Often enough yoga seems to be challenging while standing on your mat, but what about Stand Up Paddle Board yoga (SUP Yoga)? Let’s dive a little deeper into this cool new yoga modality that’s making a splash!
Where did SUP Yoga originate?
It’s said that in Hawaii sometime during the 1960’s, a few surfers took their longboards and canoe paddles out onto the ocean to have a unique experience—combining their love for traditional surfing and canoeing with their love of yoga.
Unlike traditional surfing, stand up paddle boarding requires the user to stand on the board and use an oar to move through the water. It can vary from still water for recreation and fitness to more aggressive waters for racing.
SUP Yoga offers a combination of Hatha or Vinyasa yoga—it’s usually done on calmer waters and with an anchor to keep the board from drifting off. You can practice any almost pose on the board, but add in waves, wind, and being on water vs. land. This will take your Warrior II pose to a whole new level! The great thing is that the instability of the water makes stabilizer muscles work a bit harder adding a new essence of physicality to the practice.
Here are six tips on how to make your SUP Yoga practice fun and relatively dry.
1. Always check for wind and weather conditions.
Going out on the paddle board, especially with little experience to rowing or surfing might be a fun challenge. And if you decide to take on the wind and water conditions, it will be even better. You don’t want to get stuck with strong winds or currents pushing too hard that you get too tired, so take the weather into consideration.
Also, be sure to take a life vest with you, especially if you are not a super confident swimmer. SUP Yoga isn’t dangerous, but always look out for mother nature to make the experience enjoyable. You can sit, kneel, or stand on the SUP board if you get tired which makes it accessible to almost anyone!
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2. Start with some basic poses first.
This might seem silly if you have a more seasoned asana practice, but being on the water is a different experience. Standing poses all of a sudden have movement under your feet and if a small wave passes by, you can experience a splash of water to complete the experience. I like to begin seated with a centering practice and gentle side bends before getting on my feet.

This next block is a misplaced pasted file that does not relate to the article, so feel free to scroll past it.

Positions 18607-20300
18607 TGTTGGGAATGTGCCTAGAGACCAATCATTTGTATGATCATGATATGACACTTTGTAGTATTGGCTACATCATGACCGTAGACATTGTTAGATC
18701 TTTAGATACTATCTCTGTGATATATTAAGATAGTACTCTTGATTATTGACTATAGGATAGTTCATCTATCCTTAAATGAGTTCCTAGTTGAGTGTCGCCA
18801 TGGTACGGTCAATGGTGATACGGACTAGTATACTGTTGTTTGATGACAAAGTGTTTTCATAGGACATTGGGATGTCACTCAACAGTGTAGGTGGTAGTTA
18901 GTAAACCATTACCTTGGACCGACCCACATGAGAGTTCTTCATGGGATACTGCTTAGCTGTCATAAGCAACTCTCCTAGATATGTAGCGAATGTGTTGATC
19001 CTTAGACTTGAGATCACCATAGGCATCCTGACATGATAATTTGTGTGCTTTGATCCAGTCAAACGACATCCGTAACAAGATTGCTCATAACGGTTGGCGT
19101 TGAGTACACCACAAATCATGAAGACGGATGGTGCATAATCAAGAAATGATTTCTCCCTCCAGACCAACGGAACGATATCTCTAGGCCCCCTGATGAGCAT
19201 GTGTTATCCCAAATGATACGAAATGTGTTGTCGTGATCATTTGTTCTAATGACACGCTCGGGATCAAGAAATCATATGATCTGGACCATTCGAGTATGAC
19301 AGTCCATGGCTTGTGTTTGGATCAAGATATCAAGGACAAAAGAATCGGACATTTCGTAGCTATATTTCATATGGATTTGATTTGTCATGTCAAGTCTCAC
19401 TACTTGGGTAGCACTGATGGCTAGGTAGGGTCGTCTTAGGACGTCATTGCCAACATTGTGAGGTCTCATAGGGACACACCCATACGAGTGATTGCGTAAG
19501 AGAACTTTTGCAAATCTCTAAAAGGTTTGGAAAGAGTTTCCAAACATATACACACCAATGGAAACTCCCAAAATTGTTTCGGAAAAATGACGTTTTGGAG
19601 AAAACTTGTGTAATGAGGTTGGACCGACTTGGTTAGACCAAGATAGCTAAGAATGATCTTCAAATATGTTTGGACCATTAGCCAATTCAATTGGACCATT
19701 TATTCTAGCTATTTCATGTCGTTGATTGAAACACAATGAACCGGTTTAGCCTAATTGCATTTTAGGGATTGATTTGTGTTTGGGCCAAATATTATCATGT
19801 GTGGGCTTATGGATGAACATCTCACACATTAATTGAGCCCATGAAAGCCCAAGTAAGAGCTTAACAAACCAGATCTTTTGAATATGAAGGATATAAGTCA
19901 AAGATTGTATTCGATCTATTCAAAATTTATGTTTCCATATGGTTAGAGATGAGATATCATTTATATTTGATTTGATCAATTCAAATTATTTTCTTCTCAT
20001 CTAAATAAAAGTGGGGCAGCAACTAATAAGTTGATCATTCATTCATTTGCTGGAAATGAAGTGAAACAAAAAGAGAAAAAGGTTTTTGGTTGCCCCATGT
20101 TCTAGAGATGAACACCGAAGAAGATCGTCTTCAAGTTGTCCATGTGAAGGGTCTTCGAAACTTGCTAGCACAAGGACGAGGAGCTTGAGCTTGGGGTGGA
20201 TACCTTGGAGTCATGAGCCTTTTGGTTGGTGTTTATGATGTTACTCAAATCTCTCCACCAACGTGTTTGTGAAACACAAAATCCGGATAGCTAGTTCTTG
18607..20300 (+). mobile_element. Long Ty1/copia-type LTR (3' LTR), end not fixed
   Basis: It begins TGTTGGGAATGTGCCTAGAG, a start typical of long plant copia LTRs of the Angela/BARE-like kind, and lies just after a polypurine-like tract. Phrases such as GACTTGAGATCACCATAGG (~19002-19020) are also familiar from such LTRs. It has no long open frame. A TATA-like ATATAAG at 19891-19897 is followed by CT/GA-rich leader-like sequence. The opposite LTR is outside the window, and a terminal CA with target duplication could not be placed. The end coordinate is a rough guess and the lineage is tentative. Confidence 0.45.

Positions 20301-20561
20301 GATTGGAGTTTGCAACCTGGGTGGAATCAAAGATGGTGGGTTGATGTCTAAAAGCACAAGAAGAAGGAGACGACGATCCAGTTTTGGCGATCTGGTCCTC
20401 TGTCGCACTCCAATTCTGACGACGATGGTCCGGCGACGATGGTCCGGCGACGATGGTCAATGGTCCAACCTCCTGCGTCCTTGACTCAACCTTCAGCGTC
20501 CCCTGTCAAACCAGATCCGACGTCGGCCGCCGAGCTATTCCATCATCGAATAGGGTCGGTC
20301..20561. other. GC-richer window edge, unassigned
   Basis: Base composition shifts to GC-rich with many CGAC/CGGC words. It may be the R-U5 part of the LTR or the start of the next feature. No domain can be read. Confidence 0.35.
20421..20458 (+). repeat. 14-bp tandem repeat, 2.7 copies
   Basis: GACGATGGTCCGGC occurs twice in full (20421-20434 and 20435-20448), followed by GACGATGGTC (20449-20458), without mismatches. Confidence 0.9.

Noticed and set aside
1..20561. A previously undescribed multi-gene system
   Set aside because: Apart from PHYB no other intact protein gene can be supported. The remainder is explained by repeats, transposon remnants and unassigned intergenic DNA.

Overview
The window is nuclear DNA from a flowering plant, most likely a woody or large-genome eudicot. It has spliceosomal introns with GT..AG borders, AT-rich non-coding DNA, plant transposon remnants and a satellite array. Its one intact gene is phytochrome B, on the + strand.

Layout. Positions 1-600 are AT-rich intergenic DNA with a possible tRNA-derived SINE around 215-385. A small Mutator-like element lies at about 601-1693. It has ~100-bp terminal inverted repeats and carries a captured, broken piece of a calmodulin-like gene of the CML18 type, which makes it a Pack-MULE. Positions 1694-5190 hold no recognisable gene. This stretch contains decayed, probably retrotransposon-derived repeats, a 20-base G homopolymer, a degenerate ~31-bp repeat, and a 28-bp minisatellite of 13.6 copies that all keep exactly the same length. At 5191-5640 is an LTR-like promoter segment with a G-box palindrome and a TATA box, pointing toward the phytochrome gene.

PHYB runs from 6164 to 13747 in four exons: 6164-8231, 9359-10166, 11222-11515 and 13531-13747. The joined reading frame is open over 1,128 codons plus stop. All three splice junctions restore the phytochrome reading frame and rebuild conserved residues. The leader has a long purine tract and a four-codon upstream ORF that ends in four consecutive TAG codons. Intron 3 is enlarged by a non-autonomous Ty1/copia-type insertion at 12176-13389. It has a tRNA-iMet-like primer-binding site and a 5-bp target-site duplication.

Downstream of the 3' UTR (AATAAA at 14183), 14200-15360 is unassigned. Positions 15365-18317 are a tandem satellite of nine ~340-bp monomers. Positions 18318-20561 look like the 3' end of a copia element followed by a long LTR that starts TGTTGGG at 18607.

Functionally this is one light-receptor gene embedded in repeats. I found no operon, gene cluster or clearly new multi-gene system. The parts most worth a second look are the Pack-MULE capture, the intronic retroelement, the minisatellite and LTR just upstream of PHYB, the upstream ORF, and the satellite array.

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3. Explore your balance.
Being on the water will challenge your notion of balance, so learn your board, where to stand, and how to find your “ground”. The board has a handle toward the middle and this is where you want most of your weight distributed. For example, when practicing Downward-Facing Dog, your hips should be over the handles while your hands and feet are forward or back. In warrior poses it’s almost the same—you want to learn the distribution of weight to make your balance easier and not tilt the board forward or too far back.
4. Go slow at first!
The fluid water underneath you will make you want to slow your practice down. Going too fast can lead to constant movements which as a result can tilt the board into the water. Find your stability and make your practice extra graceful!
5. Motion sickness?
I’ve led tons of SUP Yoga classes and sometimes you can get a little motion sickness, especially if you’re in open water or the swell is strong. Breathe and relax by taking a seat, looking into the horizon or taking a dip in the water. Sometimes being in the element will help you relax and find your inner equilibrium once again.
6. Enjoy the ride!
Even if at first the warrior poses are difficult or you can’t seem to get that arm balance just right, know with practice comes with ease. My favorite pose in the SUP Yoga world is Savasana—the small waves, sun, and wind create a relaxing rocking motion for the body.
SUP Yoga is a great workout and can also be the most calming practice. Once you get the hang of the balance, weight distribution, speed of movement, you will be hooked. This growing practice will take your asana to a new level and make it not only fun, but you get to enjoy the beauty of nature. SUP Yoga is practiced all over the world so on your next trip find a group or an instructor to go out on the water with. Remember to stay safe, have fun, and be one with the fluidity of the water.